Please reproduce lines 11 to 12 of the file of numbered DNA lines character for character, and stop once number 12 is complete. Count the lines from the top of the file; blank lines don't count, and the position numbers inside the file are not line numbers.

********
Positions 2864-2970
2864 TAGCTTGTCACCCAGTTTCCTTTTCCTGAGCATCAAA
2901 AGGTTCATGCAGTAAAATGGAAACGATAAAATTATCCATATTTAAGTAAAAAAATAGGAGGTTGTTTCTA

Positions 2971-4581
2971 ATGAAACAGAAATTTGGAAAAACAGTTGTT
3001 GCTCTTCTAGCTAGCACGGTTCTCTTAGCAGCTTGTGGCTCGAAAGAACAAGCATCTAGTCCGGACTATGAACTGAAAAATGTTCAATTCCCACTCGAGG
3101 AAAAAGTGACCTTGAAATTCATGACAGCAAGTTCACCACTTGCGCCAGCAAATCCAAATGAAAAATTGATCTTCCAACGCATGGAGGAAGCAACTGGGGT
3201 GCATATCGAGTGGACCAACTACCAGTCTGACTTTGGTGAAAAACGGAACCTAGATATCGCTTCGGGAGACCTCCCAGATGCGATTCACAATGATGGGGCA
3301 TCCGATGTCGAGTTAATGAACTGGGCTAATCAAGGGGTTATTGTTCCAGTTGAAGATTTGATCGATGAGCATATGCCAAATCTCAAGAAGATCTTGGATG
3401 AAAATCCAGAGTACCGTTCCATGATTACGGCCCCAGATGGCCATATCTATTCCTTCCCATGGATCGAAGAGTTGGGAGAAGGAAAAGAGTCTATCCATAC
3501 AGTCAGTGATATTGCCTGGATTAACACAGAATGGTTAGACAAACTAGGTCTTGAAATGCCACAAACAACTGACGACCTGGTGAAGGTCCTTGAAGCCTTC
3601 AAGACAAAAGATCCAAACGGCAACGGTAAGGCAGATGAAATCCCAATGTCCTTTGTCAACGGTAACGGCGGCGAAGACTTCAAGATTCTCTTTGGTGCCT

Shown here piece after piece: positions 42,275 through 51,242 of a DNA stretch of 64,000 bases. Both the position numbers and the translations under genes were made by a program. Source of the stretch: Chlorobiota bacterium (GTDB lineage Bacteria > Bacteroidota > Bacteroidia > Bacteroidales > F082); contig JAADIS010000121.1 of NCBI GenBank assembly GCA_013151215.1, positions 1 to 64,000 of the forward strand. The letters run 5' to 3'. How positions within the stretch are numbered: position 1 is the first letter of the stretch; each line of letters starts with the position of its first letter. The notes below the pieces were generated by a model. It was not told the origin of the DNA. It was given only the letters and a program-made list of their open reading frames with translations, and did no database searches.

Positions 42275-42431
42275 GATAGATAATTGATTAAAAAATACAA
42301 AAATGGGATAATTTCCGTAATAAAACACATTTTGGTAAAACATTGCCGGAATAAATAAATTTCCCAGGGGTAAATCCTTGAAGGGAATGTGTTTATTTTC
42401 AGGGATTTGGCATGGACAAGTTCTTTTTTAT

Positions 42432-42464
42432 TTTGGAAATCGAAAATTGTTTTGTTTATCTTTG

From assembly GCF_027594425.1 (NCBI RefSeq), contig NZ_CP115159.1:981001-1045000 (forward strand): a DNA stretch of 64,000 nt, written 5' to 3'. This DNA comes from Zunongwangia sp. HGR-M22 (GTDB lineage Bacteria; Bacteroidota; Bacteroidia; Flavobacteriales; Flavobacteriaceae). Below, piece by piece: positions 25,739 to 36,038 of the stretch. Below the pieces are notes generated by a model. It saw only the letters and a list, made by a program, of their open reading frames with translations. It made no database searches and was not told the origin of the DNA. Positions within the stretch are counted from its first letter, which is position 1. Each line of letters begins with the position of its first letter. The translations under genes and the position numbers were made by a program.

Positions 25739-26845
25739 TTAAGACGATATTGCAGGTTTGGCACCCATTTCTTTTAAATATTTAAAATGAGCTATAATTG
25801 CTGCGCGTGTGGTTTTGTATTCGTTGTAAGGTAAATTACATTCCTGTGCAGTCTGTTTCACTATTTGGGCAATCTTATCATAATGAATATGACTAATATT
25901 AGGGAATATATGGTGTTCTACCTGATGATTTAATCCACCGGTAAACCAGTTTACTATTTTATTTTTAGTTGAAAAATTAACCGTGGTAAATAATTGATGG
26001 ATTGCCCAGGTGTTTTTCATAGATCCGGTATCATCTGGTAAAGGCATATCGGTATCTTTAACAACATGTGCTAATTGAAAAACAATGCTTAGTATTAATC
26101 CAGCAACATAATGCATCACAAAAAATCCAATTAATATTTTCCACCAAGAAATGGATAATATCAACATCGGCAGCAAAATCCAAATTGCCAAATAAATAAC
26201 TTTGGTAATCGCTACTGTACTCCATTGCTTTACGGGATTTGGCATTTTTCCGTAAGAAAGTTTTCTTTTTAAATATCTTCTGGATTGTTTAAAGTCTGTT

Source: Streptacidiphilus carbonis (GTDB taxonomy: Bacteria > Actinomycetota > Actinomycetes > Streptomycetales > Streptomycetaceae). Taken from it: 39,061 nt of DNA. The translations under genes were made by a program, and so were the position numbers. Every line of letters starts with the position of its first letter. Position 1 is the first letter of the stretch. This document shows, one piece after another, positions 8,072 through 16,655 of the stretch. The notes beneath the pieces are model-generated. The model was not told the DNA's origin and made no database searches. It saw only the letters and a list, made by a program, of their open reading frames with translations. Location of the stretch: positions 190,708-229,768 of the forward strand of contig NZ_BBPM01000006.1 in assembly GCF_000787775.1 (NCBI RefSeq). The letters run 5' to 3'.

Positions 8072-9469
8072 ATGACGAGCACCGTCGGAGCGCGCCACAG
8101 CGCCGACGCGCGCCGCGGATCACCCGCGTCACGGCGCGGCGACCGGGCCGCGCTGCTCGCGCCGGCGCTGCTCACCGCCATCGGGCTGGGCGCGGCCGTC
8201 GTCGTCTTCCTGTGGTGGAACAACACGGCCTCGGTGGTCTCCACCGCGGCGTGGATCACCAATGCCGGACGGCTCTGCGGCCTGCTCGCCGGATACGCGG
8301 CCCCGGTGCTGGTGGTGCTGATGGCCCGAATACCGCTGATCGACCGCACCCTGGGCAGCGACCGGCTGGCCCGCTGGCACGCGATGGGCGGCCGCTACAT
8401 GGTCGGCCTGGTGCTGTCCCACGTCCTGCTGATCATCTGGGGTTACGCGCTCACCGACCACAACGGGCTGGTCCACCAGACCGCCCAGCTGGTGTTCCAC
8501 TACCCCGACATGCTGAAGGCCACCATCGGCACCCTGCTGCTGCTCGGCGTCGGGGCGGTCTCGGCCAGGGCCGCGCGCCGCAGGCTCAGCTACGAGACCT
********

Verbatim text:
3501 AGTCAGTGATATTGCCTGGATTAACACAGAATGGTTAGACAAACTAGGTCTTGAAATGCCACAAACAACTGACGACCTGGTGAAGGTCCTTGAAGCCTTC
3601 AAGACAAAAGATCCAAACGGCAACGGTAAGGCAGATGAAATCCCAATGTCCTTTGTCAACGGTAACGGCGGCGAAGACTTCAAGATTCTCTTTGGTGCCT